The International Monetary Fund said Friday it may be impossible to identify who mounted a cyber attack on its computer files in May, after a Bloomberg report suggested it was China.
"We are not prepared to finger-point at this time. We also may never know who perpetrated this cyberattack," an IMF spokesman said in a brief statement to the media.
The IMF spokesman said he was responding to questions related to a story published Friday by Bloomberg on the Fund's cyberattack.
The Bloomberg article said investigators of a "very major hacking attack" against the IMF determined that Chinese cyber spies were behind it, citing sources close to the investigation who were not authorized to speak about it.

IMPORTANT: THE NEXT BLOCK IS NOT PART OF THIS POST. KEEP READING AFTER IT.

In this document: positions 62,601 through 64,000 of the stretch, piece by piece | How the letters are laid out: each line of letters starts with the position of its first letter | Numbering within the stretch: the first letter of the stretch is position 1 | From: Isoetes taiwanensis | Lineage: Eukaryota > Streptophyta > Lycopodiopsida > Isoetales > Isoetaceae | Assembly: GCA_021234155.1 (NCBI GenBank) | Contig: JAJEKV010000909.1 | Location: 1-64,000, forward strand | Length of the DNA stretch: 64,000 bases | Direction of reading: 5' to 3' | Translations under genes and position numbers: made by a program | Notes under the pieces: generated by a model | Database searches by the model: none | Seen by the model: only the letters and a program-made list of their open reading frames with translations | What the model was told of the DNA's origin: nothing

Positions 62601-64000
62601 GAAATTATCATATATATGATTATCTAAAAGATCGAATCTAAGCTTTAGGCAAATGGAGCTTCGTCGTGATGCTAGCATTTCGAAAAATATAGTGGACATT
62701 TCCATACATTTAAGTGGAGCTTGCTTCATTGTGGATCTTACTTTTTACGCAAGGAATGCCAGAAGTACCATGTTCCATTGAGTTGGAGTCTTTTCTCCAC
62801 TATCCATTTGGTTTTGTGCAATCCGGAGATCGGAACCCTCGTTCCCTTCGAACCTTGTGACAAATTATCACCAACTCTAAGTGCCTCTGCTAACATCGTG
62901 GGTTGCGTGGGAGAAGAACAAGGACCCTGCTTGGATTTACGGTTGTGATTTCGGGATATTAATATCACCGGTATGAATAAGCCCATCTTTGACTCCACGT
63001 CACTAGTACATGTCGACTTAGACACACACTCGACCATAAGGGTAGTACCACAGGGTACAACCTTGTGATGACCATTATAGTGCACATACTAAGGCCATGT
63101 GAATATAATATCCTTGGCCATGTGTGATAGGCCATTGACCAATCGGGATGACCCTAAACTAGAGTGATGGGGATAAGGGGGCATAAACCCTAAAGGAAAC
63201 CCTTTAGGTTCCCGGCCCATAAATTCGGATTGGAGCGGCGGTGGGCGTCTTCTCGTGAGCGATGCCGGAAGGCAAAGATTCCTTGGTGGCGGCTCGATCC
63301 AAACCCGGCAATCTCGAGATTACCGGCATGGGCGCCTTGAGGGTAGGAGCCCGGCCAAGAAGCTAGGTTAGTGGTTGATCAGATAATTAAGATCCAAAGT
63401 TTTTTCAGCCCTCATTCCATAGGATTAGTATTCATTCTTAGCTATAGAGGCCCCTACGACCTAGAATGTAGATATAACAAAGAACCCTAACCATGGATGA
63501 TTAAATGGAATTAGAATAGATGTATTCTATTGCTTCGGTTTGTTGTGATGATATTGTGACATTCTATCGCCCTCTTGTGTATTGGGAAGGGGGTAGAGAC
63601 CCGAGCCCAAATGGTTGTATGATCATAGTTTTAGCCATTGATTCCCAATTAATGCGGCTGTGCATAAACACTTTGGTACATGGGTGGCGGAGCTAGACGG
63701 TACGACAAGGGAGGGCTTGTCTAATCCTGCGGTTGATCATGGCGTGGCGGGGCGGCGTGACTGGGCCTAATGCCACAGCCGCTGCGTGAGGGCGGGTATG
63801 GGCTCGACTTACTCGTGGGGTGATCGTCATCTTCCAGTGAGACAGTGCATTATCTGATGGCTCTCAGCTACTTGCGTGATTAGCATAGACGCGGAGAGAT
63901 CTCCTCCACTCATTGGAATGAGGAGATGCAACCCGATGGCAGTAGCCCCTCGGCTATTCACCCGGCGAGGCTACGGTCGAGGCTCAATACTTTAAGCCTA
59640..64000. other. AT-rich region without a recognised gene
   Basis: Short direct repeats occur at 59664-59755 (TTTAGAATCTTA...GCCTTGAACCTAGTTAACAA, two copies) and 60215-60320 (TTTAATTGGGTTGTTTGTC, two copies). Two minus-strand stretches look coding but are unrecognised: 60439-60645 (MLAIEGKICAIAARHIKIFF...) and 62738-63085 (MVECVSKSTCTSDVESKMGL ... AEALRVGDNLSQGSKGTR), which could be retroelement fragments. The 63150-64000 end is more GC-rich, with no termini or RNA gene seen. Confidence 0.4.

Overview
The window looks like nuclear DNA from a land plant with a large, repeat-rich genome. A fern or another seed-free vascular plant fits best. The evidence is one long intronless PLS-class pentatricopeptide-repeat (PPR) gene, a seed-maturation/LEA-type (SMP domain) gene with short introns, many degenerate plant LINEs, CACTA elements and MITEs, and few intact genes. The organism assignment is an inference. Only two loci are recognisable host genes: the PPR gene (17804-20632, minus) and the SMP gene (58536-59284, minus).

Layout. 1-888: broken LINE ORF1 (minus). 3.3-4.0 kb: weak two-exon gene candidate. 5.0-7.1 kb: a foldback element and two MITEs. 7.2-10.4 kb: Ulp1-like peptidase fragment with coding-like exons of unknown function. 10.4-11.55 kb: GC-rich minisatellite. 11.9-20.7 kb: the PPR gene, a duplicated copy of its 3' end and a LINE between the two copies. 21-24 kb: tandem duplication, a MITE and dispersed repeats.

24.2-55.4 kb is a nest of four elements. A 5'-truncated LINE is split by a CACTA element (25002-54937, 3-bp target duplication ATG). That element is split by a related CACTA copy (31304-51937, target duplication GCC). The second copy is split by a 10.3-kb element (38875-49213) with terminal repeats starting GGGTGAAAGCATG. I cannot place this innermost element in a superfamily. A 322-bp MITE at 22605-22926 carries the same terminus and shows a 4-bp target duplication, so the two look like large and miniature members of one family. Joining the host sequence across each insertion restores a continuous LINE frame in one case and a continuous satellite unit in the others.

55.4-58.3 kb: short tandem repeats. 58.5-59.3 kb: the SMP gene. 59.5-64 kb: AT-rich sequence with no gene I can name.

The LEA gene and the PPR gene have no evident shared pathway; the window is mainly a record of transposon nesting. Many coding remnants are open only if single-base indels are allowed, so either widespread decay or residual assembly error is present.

According to the sources, evidence pointing to China includes "an analysis of the attack methods" and "the electronic trail left by hackers."
The IMF revealed on June 8 it had been the victim of a cyberattack, saying documents had been copied. The nature of the information stolen has not yet been made public.
"Our efforts to assess the impact and extent of the attack is continuing," said the spokesman, who was not identified.
On July 12 a former senior Chinese central banker, Zhu Min, was nominated to be an IMF deputy managing director, elevating China's stature and influence in the world's crisis lender.
The 187-nation Fund and China remain at odds over certain economic issues, particularly its currency, the yuan.
In an annual report on the Chinese economy published Wednesday, IMF economists estimated that the yuan was undervalued by 3.0 percent to 23 percent compared to its major trade partners.
China said it disagreed with that IMF view.
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